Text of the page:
As Australian As
Stone, Ty the Tasmanian Tiger… and that’s about it. The number of games made in Australia about Australia is distressingly small.
Now, one self-taught solo developer is seeking to expand that pool with Dinkum, a delightful low-poly life sim in the style of Animal Crossing.
Dinkum is shaping up as far more than just a carbon copy of Nintendo’s cult franchise though, so OnlySP caught up with creator James Bendon to find out more.
“I love games like Animal Crossing and Stardew Valley. I didn’t mean to set out to create a game like that, but it has evolved over time.” Rather, Bendon says that his original vision was an RPG “where you would have to pick up things and you can only carry one thing in your hand at a time.” The prototype proved to be as tedious as it sounds.
“Another one of my original ideas was that you were a little kid in a rural town in Australia and you had to mow your neighbours’ lawns for money and ride your pushbike around, but yeah… maybe that will be my next game, who knows.”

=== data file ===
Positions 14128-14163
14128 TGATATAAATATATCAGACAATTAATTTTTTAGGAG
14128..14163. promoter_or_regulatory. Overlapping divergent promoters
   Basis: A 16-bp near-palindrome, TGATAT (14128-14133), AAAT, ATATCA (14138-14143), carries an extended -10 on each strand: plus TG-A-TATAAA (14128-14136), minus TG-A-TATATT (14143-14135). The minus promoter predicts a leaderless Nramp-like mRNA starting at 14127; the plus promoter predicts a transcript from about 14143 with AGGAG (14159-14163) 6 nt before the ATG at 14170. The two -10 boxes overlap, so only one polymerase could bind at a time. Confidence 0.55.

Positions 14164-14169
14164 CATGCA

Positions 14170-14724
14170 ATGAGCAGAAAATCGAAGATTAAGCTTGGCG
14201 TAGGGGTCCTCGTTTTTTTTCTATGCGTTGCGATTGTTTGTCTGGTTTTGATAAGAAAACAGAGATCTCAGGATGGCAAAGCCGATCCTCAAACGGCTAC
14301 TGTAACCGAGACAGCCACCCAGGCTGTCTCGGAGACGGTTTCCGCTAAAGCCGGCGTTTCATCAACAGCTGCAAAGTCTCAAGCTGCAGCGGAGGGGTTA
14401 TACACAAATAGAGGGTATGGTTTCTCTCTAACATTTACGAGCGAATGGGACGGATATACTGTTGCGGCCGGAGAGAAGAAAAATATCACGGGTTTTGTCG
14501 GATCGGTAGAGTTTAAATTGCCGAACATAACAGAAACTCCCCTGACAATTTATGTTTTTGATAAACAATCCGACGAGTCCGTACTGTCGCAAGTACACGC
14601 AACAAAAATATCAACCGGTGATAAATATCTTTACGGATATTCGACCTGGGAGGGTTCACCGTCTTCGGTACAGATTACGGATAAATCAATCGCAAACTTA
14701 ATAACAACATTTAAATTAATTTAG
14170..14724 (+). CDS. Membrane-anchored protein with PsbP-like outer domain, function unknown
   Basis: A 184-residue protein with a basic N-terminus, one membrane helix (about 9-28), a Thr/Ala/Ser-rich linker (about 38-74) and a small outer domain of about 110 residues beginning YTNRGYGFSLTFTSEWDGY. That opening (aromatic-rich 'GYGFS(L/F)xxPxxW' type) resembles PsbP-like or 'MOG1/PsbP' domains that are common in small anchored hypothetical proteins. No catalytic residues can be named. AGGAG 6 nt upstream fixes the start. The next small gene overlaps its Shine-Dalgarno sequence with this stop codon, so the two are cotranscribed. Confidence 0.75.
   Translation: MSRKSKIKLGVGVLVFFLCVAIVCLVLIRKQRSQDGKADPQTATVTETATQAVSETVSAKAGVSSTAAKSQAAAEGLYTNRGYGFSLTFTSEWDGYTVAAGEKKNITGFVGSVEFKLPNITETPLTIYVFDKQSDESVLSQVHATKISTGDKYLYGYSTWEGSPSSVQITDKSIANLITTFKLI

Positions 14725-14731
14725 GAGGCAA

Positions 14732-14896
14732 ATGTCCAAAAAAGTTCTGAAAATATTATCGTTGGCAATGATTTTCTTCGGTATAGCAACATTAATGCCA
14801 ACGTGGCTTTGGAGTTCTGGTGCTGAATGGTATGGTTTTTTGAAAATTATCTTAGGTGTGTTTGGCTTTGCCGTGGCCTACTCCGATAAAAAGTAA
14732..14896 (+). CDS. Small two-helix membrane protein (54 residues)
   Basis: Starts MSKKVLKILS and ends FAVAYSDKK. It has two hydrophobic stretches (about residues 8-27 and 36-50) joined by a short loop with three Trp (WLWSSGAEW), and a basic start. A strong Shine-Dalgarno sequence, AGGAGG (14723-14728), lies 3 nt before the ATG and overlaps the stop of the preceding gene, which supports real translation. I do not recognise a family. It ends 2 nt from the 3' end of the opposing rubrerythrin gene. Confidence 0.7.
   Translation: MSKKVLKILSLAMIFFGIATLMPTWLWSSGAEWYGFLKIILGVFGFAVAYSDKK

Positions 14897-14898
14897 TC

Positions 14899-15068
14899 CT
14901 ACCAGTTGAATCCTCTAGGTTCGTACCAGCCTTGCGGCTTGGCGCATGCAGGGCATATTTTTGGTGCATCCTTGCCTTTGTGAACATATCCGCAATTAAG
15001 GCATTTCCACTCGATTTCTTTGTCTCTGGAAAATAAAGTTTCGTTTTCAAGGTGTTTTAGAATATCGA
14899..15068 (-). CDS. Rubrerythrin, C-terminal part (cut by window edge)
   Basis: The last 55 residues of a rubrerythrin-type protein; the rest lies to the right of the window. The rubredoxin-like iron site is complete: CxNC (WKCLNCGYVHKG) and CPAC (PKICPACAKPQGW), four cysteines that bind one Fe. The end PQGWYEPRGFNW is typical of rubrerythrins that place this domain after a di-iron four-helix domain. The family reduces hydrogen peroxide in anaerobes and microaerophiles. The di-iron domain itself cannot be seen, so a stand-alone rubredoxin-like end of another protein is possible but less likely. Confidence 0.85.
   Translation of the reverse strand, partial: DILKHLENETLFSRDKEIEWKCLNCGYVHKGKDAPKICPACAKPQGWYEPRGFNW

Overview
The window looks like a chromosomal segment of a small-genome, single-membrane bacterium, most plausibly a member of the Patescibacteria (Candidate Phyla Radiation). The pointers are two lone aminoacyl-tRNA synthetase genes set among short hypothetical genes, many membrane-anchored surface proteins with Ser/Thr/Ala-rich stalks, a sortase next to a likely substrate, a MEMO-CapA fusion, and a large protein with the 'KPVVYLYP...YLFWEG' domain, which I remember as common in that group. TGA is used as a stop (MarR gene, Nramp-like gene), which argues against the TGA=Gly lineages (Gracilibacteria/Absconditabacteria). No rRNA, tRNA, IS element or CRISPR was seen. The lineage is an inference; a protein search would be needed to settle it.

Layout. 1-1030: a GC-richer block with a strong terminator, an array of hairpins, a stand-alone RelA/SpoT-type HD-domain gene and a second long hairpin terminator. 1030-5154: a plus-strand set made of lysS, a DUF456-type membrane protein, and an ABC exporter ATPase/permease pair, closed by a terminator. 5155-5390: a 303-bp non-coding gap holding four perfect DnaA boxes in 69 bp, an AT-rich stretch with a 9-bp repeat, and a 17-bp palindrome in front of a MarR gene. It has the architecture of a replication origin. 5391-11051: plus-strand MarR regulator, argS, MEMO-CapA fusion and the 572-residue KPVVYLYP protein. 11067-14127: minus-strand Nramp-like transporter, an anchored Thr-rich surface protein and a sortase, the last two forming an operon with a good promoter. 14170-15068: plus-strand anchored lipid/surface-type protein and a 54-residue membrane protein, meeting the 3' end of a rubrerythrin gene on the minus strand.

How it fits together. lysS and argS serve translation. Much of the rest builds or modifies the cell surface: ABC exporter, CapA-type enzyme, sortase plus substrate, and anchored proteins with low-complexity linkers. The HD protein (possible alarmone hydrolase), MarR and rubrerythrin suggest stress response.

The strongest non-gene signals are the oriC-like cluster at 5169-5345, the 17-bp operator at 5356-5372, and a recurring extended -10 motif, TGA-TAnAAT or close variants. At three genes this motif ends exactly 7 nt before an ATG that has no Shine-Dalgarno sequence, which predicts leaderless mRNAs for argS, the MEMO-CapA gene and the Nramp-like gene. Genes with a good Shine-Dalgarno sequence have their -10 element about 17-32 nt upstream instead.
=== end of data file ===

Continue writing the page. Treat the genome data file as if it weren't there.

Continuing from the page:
Around the same time as Bendon was adding an inventory system and workshopping the core mechanics, he and his partner moved states. The journey from coastal north Queensland to the New South Wales hinterland proved eye-opening:
“After I moved, I thought, ‘Oh well, all these games, I always play them and they have beautiful green hills and stuff,’ but I didn’t see any of that on the way down, I guess, and I kind of wanted to see [what he saw] in a game.”
“We took the inland route, so we saw a lot of the drier areas […] It’s varied. It goes dry grasslands to forests and across rivers and it’s just really nice. When we drive on the coast, it’s a highway with three lanes, and there’s not much to look at.”
To successfully transfer that landscape into a video game, the devil is in the details. In a break from the norms of the likes of The Elder Scrolls, Conan Exiles, and Horizon: Zero Dawn (but entirely in keeping with the antipodean climate), “the further north you go the hotter it gets, and the further south you go the colder it gets.” Dinkum’s publisher, Irregular Corp., was “surprised” to discover this detail, but was fully on board with it: “they said the more Australian elements the better.”
So far, Bendon has implemented five distinct biomes—the northern tropics, the southern highlands, plains, deserts, and a eucalyptus forest. “I have some plans for other ones as well, but I don’t want to make promises just in case I can’t get to them,” he adds.